Thursday, February 3, 2022

PREVIEW: Busch Clash battle at the bullring doubles as NextGen debut for Chartered entries

PHOTO: Jacob Ullman, @jacobu

Sunday, February 6, 2022
CUP Exhibition Race
The Busch Light Clash at the L.A. Coliseum
2021 Last-Place Finisher: Martin Truex, Jr. (Daytona Road Course)

To kick off the 2022 season, I will be following the last-place action trackside as NASCAR debuts their NextGen cars! Stay tuned to my Twitter feed at @LASTCARonBROCK all weekend.

Only the 36 Chartered teams are entered to compete in the Busch Light Clash at the Coliseum, which for the first time made 40 spots available, just like a regular points race. After four heat races and two last-chance qualifiers, only 23 will compete in the 150-lap main event. This list focuses on the notable driver and team changes for the Chartered 36 of the 39 teams present last fall at Phoenix. Teams and drivers present at Phoenix, but not in this race, are also mentioned. As always, teams not mentioned have the same driver / team combinations from November.

NEW TEAM: #1-Trackhouse Racing
TEAM CLOSED: #1-Chip Ganassi Racing
TEAM CLOSED: #42-Chip Ganassi Racing
NEW TEAM: #45-23XI Racing
NEW CHARTER: #99-Trackhouse Racing
TEAM CLOSED: #00-StarCom Racing
Last November saw the closing of Chip Ganassi Racing, which has been in operation in the Cup Series since Ganassi invested in Felix Sabates’ two-car effort in the summer of 2000. The team’s two Charters have both gone to Trackhouse Racing, which had lost their leased Charter last year. By expanding to a two-car team (with Daniel Suarez remaining in the #99), Trackhouse has retained Ganassi’s #1 and hired Ross Chastain, who ran Ganassi’s #42 last year. Chastain takes the place of Kurt Busch, who will drive 23XI’s new second team, the #45, with returning sponsorship from Monster Energy. Busch’s Charter came from StarCom Racing (by way of Spire Motorsports), which closed down after NASCAR forced them to sell their Charter. StarCom’s three NextGen chasses have been purchased by Rick Ware Racing.

DRIVER CHANGE: #2-Team Penske
TEAM UPDATE / DRIVER CHANGE: #6-Roush Fenway Keselowski Racing
TEAM UPDATE: #17-Roush Fenway Keselowski Racing
After some surprising runs in his part-time Cup Series schedule last year, 2020 XFINITY Series Champion Austin Cindric will contend for Rookie of the Year in the high-powered #2 Ford fielded by Penske Racing. Cindric takes the place of Brad Keselowski, who had been running Cup cars for Penske since 2009, and the flagship #2 since 2011. Keselowski now embarks on his new venture as co-owner of the rebranded Roush Fenway Keselowski (RFK) Racing. He will also drive in that team’s flagship #6, replacing Ryan Newman, who has not yet accepted a part-time opportunity with the team. Chris Buescher remains at RFK Racing in the same #17 entry.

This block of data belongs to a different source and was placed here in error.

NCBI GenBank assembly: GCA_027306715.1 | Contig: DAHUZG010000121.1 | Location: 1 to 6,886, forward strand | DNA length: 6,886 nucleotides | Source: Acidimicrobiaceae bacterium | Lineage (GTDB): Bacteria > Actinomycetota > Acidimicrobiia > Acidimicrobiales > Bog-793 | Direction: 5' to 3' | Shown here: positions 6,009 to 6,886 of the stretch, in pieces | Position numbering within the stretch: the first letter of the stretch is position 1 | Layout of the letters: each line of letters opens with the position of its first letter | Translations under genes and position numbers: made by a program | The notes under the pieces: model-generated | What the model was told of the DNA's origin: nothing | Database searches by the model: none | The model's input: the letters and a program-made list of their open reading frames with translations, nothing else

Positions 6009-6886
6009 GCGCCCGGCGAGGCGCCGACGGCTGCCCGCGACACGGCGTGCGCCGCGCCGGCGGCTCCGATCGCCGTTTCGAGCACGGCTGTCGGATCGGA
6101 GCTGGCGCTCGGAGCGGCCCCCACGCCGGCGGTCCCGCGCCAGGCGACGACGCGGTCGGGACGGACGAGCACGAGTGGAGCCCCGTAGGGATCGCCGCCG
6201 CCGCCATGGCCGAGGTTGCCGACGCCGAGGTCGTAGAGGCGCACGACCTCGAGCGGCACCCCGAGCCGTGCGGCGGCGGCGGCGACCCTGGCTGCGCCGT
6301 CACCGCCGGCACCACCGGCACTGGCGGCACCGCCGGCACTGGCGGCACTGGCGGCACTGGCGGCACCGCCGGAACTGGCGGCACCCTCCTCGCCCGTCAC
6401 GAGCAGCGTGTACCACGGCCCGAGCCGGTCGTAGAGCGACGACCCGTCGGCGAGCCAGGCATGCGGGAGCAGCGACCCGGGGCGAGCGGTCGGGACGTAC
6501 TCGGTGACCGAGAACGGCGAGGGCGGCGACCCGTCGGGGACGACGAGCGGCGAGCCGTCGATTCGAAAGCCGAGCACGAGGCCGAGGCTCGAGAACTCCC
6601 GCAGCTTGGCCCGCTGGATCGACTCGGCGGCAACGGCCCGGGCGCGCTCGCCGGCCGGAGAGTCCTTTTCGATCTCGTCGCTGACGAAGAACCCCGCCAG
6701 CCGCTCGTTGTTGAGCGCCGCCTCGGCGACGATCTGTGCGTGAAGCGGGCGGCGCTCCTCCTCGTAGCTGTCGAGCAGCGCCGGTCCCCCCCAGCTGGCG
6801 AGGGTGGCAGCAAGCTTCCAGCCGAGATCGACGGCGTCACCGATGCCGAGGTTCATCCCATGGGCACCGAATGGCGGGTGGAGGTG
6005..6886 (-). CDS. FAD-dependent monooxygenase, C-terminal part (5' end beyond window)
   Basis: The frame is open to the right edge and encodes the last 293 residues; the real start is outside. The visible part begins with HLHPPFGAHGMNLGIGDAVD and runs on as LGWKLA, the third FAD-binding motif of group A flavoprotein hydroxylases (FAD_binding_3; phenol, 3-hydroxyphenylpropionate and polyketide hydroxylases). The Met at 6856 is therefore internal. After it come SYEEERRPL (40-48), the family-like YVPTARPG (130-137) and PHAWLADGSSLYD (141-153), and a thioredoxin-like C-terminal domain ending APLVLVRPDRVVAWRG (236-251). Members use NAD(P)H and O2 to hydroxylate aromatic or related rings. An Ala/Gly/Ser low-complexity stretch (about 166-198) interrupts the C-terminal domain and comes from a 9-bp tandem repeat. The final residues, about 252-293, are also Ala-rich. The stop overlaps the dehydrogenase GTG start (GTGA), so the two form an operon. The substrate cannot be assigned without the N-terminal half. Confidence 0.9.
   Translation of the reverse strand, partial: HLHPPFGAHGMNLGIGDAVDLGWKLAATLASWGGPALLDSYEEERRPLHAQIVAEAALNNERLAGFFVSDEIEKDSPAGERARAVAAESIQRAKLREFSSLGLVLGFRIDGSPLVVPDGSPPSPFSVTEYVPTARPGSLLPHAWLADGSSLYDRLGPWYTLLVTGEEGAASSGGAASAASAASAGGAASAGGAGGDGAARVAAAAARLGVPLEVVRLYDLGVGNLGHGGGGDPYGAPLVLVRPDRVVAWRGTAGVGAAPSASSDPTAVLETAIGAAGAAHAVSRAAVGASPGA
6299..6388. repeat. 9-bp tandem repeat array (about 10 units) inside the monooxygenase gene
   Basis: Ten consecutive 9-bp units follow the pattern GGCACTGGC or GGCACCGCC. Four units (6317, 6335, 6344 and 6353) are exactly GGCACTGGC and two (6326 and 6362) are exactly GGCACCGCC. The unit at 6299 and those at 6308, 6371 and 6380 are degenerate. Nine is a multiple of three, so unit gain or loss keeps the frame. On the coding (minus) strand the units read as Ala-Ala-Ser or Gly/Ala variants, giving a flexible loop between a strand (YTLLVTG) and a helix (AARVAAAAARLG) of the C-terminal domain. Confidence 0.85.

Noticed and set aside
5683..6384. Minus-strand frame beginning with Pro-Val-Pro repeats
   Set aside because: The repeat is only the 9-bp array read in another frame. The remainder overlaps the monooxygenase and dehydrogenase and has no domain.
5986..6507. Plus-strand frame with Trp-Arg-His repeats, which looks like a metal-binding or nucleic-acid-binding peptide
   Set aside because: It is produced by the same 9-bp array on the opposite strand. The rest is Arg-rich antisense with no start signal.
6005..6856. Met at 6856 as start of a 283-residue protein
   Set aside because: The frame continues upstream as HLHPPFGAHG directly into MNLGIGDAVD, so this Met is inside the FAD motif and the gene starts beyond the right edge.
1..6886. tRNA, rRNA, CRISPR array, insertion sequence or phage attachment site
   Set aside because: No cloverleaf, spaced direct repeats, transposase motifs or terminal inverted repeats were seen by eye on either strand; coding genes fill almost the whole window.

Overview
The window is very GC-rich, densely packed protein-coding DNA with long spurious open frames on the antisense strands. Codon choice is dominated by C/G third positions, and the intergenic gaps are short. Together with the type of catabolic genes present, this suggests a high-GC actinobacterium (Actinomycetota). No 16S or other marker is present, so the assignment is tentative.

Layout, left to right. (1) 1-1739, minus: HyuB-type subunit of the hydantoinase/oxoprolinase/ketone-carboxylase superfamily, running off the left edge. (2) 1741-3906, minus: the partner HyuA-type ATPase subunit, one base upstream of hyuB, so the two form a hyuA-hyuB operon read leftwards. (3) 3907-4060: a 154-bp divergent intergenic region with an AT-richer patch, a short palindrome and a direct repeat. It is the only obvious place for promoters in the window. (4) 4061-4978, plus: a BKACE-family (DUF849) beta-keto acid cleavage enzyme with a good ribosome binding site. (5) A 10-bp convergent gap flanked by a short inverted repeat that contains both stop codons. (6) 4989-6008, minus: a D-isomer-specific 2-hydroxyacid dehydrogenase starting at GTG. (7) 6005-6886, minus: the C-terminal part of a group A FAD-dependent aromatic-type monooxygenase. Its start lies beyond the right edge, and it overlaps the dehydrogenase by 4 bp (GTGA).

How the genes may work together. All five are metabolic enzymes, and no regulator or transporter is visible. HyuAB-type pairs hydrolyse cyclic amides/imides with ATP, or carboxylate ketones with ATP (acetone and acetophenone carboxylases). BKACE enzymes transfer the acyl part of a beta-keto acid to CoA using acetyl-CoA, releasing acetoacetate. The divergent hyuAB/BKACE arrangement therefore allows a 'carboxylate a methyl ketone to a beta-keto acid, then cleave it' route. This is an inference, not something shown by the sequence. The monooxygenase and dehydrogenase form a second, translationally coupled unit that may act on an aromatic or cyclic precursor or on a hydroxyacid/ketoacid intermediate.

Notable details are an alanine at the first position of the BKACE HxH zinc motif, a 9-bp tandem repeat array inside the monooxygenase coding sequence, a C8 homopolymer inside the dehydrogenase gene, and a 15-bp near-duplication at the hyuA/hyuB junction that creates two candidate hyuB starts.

TEAM UPDATE: #10-Stewart-Haas Racing
DRIVER CHANGE: #15-Rick Ware Racing
TEAM CLOSED: #37-JTG-Daugherty Racing
MISSING: #52-Rick Ware Racing
MISSING: #53-Rick Ware Racing
Aric Almirola announced he will retire from full-time Cup competition at the end of this season. One possible suitor could be Ryan Preece, who after JTG-Daugherty Racing closed their “Open” #37 entry, was brought on by SHR as a full-time alternate. As part of the deal, Preece will run two Cup races in SHR equipment. As a bonus, Preece will take the place of Garrett Smithley in Rick Ware Racing’s #15 for the Clash as RWR has entered into a technical alliance with SHR. Cody Ware remains in the RWR’s flagship #51 entry, beginning with the Clash, as the team restructures into a two-car effort. Neither RWR’s #52 nor #53 from last season are entered.

MISSING: #13-Motorsport Business Management
MISSING: #66-Motorsports Business Management
No Open teams are currently entered in the Busch Light Clash at the Coliseum, including Carl Long’s MBM team, which had two cars entered last November in Phoenix. The team does have its #66 on hand for the Daytona 500, where Timmy Hill will again drive. At least two other teams – the #62 of Beard Motorsports and the new #27 of Team Hezeberg – are expected to join the Daytona 500 entry list. More information on those teams will be part of the next Entry List Storylines article on Tuesday, February 15.